The benefits associated with being physically active include higher levels of fitness and lower risks of developing a number of chronic diseases. In terms of weight management, however, most people who lose weight from increased physical activity are not able to sustain the loss over time.
A 2010 study by researchers from the Harvard Medical School, Harvard School of Public Health and the Boston Veterans Affairs Healthcare System, published in the Journal of the American Medical Association, “Physical Activity and Weight Gain Prevention,” seeks to examine the relationship between different amounts of physical activity with weight changes. The sample used in this study was a large cohort of middle-aged and older women over a period of 13 years.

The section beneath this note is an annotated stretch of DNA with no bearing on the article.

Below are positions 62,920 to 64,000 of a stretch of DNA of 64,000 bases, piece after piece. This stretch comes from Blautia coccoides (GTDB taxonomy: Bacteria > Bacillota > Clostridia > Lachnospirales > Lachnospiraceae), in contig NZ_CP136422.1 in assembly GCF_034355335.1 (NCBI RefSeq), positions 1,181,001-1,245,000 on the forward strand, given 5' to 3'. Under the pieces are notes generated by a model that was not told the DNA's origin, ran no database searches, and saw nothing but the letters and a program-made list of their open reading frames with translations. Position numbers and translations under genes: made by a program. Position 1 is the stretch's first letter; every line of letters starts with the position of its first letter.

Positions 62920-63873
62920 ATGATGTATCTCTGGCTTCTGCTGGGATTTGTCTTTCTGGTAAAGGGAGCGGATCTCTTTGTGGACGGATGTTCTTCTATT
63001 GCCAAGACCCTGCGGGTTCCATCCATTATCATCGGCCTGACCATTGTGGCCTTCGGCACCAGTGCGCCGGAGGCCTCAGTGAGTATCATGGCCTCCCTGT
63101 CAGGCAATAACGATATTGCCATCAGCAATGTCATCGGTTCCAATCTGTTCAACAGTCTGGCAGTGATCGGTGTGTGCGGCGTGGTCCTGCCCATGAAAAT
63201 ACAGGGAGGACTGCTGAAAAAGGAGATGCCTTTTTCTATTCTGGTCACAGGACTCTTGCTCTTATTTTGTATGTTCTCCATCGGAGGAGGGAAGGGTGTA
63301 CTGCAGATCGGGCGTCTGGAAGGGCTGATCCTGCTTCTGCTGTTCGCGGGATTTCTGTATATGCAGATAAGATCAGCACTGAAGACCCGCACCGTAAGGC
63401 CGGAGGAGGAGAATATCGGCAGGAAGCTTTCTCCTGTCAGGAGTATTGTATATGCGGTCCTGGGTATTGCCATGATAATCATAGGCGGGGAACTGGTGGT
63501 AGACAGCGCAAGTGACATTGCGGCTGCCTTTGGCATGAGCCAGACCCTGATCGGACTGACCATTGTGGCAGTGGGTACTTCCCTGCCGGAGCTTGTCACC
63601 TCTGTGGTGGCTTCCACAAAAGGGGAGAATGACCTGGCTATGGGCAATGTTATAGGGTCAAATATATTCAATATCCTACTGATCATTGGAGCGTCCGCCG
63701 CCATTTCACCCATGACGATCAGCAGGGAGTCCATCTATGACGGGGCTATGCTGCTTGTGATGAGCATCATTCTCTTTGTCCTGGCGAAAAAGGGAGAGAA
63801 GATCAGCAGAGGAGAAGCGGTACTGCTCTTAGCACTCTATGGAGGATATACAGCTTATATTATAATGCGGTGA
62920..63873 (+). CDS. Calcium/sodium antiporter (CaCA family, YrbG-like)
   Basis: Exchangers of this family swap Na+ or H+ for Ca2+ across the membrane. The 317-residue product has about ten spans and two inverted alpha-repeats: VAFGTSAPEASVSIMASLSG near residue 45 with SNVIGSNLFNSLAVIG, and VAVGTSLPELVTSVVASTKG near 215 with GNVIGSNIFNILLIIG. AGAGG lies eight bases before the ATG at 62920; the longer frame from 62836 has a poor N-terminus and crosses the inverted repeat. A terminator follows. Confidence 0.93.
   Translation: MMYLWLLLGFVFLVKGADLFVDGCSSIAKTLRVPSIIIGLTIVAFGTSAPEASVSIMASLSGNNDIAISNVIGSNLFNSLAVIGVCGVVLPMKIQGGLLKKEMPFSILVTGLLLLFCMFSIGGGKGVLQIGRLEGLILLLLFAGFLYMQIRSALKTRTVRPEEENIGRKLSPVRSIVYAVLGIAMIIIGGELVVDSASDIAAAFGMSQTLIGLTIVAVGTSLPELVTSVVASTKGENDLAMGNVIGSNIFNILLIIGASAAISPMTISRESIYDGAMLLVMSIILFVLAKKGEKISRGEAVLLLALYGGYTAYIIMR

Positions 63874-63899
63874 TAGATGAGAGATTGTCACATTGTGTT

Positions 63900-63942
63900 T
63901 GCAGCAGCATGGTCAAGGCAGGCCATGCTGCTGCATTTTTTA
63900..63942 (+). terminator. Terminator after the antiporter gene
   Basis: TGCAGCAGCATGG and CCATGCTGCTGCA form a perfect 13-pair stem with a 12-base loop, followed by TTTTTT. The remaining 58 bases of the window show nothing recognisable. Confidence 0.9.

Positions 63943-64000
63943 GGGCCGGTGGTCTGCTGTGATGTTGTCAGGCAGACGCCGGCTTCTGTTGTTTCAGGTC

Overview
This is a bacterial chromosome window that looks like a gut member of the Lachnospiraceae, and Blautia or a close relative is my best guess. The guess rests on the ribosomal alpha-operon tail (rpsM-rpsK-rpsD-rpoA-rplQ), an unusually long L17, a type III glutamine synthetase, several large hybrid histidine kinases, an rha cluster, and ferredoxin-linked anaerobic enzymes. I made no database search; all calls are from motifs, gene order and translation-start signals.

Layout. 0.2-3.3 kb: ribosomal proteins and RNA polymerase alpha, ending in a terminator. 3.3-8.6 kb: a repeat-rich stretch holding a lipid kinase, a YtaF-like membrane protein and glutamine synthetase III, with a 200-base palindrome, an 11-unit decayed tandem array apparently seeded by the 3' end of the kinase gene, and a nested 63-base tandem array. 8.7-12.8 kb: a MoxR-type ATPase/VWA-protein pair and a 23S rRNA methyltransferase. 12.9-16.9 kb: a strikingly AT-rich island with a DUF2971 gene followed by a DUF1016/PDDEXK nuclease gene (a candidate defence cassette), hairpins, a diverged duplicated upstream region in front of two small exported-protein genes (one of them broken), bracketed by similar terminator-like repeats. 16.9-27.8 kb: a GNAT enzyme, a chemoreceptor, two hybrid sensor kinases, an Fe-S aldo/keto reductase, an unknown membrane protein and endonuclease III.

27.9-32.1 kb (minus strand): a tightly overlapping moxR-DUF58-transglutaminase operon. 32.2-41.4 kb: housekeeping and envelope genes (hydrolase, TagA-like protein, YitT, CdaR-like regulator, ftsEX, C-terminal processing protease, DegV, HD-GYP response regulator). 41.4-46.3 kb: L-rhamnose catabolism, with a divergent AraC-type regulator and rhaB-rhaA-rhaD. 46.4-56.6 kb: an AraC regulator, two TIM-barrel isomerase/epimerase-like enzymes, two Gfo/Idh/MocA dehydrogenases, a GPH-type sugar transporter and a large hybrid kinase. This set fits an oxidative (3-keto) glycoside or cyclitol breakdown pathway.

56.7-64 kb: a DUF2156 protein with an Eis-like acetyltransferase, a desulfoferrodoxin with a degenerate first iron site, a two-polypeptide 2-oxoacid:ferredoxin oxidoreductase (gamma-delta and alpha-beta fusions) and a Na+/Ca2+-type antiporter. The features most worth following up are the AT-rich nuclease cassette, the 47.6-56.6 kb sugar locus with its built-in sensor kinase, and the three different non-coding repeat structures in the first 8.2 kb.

The study’s key findings are:
- On average, subjects gained 2.6 kg over the 13 years of the study.
- Those who averaged 60 minutes a day of moderate-intensity physical activity gained less weight than those who were less active.
- Women with a body mass index of 25 or lower exhibited significant weight loss from physical activity.
- Subjects with a BMI over 25 did not exhibit significant weight loss from physical activity.
Because the study indicated that women with BMIs over 25 had fewer weight-loss benefits from physical activity, researchers suggested that measures to prevent weight gain should be emphasized. In addition, they recommended following the U.S. Department of Health and Human Services’ physical activity guidelines for Americans, which suggest that 150 minutes of exercise per week can help individuals reap significant health benefits.
Tags: aging, exercise, obesity